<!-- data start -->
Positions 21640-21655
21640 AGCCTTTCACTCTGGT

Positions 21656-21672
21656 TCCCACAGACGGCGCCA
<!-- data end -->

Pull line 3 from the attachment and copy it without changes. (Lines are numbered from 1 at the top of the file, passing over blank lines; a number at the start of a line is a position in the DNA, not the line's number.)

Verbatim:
Positions 21656-21672